Brass M, Haggard P (2008) The what, when, whether model of intentional action. Neuroscientist 14(4):319–325
Buehner MJ, Humphreys GR (2010) Causal contraction: spatial binding in the perception of collision events. Psychol Sci 21(1):44–48
Cornelio Martinez PI, De Pirro S, Vi CT, Subramanian S (2017) Agency in mid-air interfaces. In: Proceedings of the 2017 CHI conference on human factors in computing systems. New York: ACM, pp 2426–2439
Cornelio Martinez PI, Maggioni E, Hornbæk K, Obrist M, Subramanian S (2018) Beyond the Libet clock: modality variants for agency measurements. In: Proceedings of the 2018 CHI conference on human factors in computing systems. New York: ACM, pp 541
Coyle D, Moore J, Kristensson PO, Fletcher P, Blackwell A (2012) I did that! Measuring users' experience of agency in their own actions. In: Proceedings of the SIGCHI conference on human factors in computing systems. New York: ACM. pp 2025–2034
Decety J, Grèzes J (2006) The power of simulation: imagining one’s own and other’s behavior. Brain Res 1079(1):4–14
Desantis A, Roussel C, Waszak F (2011) On the influence of causal beliefs on the feeling of agency. Conscious Cogn 20(4):1211–1220
Desantis A, Hughes G, Waszak F (2012) Intentional binding is driven by the mere presence of an action and not by motor prediction. PLoS ONE 7(1):e29557
Dogge M, Schaap M, Custers R, Wegner DM, Aarts H (2012) When moving without volition: implied self-causation enhances binding strength between involuntary actions and effects. Conscious Cogn 21(1):501–506
Dogge M, Custers R, Aarts H (2019a) Moving forward: on the limits of motor-based forward models. Trends Cogn Sci 23:743–753
Dogge M, Custers R, Gayet S, Hoijtink H, Aarts H (2019b) Perception of action-outcomes is shaped by life-long and contextual expectations. Sci Rep 9:1–9
Eagleman DM, Holcombe AO (2002) Causality and the perception of time. Trends Cogn Sci 6(8):323–325
Faul F, Erdfelder E, Lang A-G, Buchner A (2007) G*Power 3: a flexible statistical power analysis program for the social, behavioral, and biomedical sciences. Behav Res Methods 39:175–191
Haggard P (2017) Sense of agency in the human brain. Nat Rev Neurosci 18(4):196
Haggard P, Clark S (2003) Intentional action: Conscious experience and neural prediction. Conscious Cogn 12(4):695–707
Haggard P, Aschersleben G, Gehrke J, Prinz W (2002a) Action, binding, and awareness. In: Prinz W, Hommel B (eds) Common mechanisms in perception and action: attention and performance, vol XIX. Oxford University Press, Oxford, pp 266–285
Haggard P, Clark S, Kalogeras J (2002b) Voluntary action and conscious awareness. Nat Neurosci 5(4):382–385
Haggard P, Martin F, Taylor-Clarke M, Jeannerod M, Franck N (2003) Awareness of action in schizophrenia. Neuroreport 14(7):1081–1085
James W (1890) The perception of reality. Principles Psychol 2:283–324
JASP Team (2018) JASP (Version 0.9) [Computer software].
Kirsch W, Kunde W, Herbort O (2019) Intentional binding is unrelated to action intention. J Exp Psychol Hum Percept Perform 45(3):378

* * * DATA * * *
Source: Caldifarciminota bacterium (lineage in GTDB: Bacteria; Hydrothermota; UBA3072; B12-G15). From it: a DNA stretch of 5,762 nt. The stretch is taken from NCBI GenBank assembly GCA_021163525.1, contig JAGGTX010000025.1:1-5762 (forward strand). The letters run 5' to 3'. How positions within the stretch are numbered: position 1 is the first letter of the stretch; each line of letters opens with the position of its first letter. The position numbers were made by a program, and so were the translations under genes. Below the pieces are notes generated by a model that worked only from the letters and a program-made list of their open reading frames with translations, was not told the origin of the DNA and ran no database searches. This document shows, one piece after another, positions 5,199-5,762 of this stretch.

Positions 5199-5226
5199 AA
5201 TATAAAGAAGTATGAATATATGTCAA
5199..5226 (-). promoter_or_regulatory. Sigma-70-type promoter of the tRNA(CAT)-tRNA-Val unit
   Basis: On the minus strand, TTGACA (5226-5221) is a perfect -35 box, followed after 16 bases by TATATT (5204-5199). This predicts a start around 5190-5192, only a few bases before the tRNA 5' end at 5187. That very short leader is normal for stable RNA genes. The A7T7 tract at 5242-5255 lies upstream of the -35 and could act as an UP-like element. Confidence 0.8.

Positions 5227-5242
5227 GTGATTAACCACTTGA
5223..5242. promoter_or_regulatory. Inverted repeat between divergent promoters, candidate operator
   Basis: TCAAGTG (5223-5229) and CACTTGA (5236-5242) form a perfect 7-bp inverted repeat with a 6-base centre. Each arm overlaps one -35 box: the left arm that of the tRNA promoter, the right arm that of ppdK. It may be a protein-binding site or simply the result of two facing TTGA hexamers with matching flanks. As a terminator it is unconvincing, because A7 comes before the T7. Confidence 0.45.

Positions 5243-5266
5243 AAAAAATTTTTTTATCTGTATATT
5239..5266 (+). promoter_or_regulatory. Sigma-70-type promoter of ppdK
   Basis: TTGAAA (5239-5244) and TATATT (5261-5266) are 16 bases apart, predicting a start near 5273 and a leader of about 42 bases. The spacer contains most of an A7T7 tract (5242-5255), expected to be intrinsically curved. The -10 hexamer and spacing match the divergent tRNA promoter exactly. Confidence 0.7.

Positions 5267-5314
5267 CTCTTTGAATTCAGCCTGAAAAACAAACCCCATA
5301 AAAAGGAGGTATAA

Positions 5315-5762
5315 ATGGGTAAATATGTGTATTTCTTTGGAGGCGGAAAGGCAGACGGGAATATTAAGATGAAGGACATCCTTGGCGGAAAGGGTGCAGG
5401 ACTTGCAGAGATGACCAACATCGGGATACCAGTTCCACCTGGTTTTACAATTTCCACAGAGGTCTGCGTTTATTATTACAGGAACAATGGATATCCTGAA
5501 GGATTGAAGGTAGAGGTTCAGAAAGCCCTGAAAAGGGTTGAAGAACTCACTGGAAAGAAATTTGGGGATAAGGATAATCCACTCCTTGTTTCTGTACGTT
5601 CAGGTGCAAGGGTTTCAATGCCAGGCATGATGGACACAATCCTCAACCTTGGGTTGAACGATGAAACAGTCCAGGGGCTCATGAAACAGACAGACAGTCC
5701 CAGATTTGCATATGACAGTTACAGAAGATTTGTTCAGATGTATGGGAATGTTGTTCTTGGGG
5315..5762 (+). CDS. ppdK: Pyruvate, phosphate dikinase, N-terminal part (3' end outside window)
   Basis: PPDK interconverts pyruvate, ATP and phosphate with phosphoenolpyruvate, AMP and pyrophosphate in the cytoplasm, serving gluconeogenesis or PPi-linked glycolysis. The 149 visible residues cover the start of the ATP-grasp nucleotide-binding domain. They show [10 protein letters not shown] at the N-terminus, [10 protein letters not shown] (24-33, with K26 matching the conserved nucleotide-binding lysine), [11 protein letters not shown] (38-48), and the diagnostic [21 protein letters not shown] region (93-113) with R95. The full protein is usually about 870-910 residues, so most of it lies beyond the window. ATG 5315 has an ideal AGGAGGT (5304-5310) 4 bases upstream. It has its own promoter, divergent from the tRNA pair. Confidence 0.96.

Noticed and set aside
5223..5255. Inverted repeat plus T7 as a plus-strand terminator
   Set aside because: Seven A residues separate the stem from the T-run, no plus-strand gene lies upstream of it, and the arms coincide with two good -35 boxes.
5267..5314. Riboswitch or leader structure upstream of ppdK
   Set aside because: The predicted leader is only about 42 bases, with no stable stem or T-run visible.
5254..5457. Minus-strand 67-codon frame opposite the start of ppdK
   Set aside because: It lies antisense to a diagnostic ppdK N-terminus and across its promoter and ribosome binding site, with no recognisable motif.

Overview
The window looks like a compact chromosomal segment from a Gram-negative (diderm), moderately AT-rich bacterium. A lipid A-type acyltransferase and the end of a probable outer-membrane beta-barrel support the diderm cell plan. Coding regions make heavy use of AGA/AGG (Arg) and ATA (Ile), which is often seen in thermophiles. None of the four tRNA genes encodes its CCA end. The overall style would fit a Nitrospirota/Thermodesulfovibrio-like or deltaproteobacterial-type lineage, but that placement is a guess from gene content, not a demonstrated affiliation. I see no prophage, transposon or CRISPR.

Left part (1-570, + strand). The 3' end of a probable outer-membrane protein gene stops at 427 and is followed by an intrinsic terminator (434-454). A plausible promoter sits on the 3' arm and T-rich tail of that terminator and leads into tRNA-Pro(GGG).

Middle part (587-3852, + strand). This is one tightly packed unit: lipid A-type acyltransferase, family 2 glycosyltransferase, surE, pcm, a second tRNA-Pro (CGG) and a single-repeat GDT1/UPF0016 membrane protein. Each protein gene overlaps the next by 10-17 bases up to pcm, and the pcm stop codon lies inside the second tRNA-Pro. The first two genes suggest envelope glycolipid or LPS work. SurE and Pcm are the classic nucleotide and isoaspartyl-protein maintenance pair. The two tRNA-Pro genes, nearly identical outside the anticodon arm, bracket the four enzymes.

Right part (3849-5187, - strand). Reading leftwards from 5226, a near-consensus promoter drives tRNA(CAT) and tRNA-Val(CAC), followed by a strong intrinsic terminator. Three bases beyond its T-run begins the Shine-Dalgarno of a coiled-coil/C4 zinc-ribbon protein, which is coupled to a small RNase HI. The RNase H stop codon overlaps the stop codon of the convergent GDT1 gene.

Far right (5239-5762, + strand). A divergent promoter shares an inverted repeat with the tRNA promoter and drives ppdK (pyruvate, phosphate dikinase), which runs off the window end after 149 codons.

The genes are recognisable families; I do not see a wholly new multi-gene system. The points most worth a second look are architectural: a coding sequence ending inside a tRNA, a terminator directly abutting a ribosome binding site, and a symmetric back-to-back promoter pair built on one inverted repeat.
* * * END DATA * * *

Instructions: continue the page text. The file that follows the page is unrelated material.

Libet B, Gleason CA, Wright EW, Pearl DK (1983) Time of conscious intention to act in relation to onset of cerebral activity (readiness-potential): The unconscious initiation of a freely voluntary act. Brain 106:623–642
Mates J, Radil T, Pöppel E (1992) Cooperative tapping: Time control under different feedback conditions. Percept Psychophys 52(6):691–704
Moore JW, Obhi SS (2012) Intentional binding and the sense of agency: a review. Conscious Cogn 21(1):546–561
Moore JW, Schneider SA, Schwingenschuh P, Moretto G, Bhatia KP, Haggard P (2010) Dopaminergic medication boosts action-effect binding in Parkinson’s disease. Neuropsychologia 48(4):1125–1132
Prinz W (1997) Perception and action planning. Eur J Cogn Psychol 9(2):129–154
Suzuki K, Lush P, Seth AK, Roseboom W (2019) Intentional binding without intentional action. Psychol Sci 30(6):842–853
Tanaka T, Kawabata H (2019) Sense of agency is modulated by interactions between action choice, outcome valence, and predictability. Curr Psychol. https://doi.org/10.1007/s12144-018-0121-3
Tanaka T, Matsumoto T, Hayashi S, Takagi S, Kawabata H (2019) What makes action and outcome temporally close to each other: a systematic review and meta-analysis of temporal binding. Timing Time Percept 7(3):189–218
Vallacher RR, Wegner DM (1987) What do people think they’re doing? Action identification and human behavior. Psychol Rev 94(1):3
Vastano R, Deschrijver E, Pozzo T, Brass M (2018) Temporal binding effect in the action observation domain: Evidence from an action-based somatosensory paradigm. Conscious Cogn 60:1–8
The authors thank Elodie Dinkelberg and Alice Fabozzi for their help in recruiting and testing participants.
Conflict of interest
The authors declare that they have no financial or commercial conflict of interest.
Communicated by Patrick Haggard.
Springer Nature remains neutral with regard to jurisdictional claims in published maps and institutional affiliations.
Below is the link to the electronic supplementary material.
About this article
Cite this article
Antusch, S., Custers, R., Marien, H. et al. Studying the sense of agency in the absence of motor movement: an investigation into temporal binding of tactile sensations and auditory effects. Exp Brain Res 239, 1795–1806 (2021). https://doi.org/10.1007/s00221-021-06087-8
- Sense of agency
- Tactile input
- Temporal binding
- Intentional action